Pittsburgh's North Side neighborhood is home to The Mattress Factory, the Andy Warhol Museum, the National Aviary and the Children's Museum.
But it also is home to the City of Asylum, where writers whose lives were endangered in their home countries find a safe place to live and work in Pittsburgh.
A building abandoned in the 1990s now is filled with the sounds of jazz and revitalization. It's part of a $10.7 million project by the City of Asylum, which repurposed the old Masonic building on West North Avenue into "Alphabet City”: part bookstore, part performance space and part dining area.
Alphabet City was created to be a home for readers, writers and neighbors.
"There's jazz here, readings here, writers from all over the world, films that are shown," said Henry Reese, president of the City of Asylum.
Alphabet City is helping the entire neighborhood come alive.
"I have to tip my hat to Henry Reese and City of Asylum for having the vision to take a step forward to bring vibrancy to a block that hasn't seen it for decades," said City Councilman Daniel LaVelle, whose ward includes the building.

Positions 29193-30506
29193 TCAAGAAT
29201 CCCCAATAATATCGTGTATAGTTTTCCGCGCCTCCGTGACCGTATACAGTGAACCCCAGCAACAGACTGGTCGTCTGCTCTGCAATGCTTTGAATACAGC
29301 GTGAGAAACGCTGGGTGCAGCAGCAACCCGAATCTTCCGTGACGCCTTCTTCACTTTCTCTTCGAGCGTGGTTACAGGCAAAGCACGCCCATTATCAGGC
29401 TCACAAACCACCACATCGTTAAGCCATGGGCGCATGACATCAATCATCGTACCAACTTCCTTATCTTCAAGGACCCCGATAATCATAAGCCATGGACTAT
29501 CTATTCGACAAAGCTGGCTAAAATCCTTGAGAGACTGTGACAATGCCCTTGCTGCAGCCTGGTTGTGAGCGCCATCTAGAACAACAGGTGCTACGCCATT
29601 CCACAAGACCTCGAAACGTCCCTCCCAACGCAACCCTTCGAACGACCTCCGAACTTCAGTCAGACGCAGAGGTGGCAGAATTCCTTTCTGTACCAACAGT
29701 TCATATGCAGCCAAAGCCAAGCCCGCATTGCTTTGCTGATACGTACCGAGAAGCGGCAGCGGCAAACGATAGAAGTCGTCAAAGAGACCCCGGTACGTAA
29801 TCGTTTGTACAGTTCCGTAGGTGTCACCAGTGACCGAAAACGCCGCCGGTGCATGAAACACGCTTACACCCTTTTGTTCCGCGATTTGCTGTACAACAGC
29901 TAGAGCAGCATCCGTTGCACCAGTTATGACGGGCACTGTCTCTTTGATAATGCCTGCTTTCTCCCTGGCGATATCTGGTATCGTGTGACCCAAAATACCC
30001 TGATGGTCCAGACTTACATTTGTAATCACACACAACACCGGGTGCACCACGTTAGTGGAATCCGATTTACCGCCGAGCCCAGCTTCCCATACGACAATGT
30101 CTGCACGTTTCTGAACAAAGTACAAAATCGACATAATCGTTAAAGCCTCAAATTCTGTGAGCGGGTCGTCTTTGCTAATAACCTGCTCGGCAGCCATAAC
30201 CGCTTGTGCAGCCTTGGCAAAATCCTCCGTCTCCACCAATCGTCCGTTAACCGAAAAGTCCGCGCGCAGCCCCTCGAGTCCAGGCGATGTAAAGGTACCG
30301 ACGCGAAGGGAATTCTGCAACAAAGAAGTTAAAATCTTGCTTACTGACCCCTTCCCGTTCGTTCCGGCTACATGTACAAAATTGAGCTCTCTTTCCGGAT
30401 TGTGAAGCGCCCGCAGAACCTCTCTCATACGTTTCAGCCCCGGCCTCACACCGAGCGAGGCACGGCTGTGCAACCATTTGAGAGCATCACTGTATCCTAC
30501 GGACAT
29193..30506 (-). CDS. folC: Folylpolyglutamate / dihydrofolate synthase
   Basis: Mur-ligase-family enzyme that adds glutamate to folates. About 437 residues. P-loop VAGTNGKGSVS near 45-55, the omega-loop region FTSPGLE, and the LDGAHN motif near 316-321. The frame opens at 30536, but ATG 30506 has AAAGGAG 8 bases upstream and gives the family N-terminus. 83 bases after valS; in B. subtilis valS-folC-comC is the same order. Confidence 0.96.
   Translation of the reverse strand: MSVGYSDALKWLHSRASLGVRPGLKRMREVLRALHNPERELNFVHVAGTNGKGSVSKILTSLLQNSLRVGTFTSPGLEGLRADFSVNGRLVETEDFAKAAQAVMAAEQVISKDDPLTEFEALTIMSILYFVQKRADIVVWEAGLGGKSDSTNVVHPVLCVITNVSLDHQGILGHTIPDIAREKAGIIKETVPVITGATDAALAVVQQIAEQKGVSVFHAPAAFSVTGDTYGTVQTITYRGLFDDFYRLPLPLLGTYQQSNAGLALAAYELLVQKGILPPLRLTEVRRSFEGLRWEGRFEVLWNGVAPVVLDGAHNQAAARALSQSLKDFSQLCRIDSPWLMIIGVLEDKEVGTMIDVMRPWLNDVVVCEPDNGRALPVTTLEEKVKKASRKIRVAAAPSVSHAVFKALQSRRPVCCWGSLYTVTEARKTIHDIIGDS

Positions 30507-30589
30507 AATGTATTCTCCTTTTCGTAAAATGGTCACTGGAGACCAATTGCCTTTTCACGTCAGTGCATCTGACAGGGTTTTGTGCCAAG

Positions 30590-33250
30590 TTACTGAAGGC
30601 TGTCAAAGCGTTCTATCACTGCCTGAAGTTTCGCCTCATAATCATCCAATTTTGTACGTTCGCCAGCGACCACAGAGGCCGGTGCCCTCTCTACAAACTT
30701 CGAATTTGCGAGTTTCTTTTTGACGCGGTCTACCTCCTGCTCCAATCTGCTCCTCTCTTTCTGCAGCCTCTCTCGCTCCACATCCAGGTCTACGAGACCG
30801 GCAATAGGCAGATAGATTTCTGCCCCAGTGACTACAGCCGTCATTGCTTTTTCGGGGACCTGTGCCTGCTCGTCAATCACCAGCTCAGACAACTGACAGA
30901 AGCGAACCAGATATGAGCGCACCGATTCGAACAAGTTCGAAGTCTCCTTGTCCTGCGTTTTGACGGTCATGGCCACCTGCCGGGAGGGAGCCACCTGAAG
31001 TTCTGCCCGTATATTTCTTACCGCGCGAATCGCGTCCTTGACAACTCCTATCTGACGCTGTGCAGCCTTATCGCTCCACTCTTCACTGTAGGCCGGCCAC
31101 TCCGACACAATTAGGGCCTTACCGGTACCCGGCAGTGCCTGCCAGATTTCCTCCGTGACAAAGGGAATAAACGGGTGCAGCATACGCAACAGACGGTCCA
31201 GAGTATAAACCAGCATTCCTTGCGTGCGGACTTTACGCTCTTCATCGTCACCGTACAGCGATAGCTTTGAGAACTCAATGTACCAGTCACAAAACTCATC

The blighted block was once anchored by an adult theater.
"The neighborhood is changing for sure. This is a really great time for Pittsburgh in general, and the North Side in particular. I think we are seeing great changes," said Reese.
September is jazz poetry month at Alphabet City and the City of Asylum, featuring free performances by jazz great Oliver Lake and Poet Laureate Tracy K. Smith among others. To learn more about Alphabet City or the programs it offers, visit www.alphabetcity.org.
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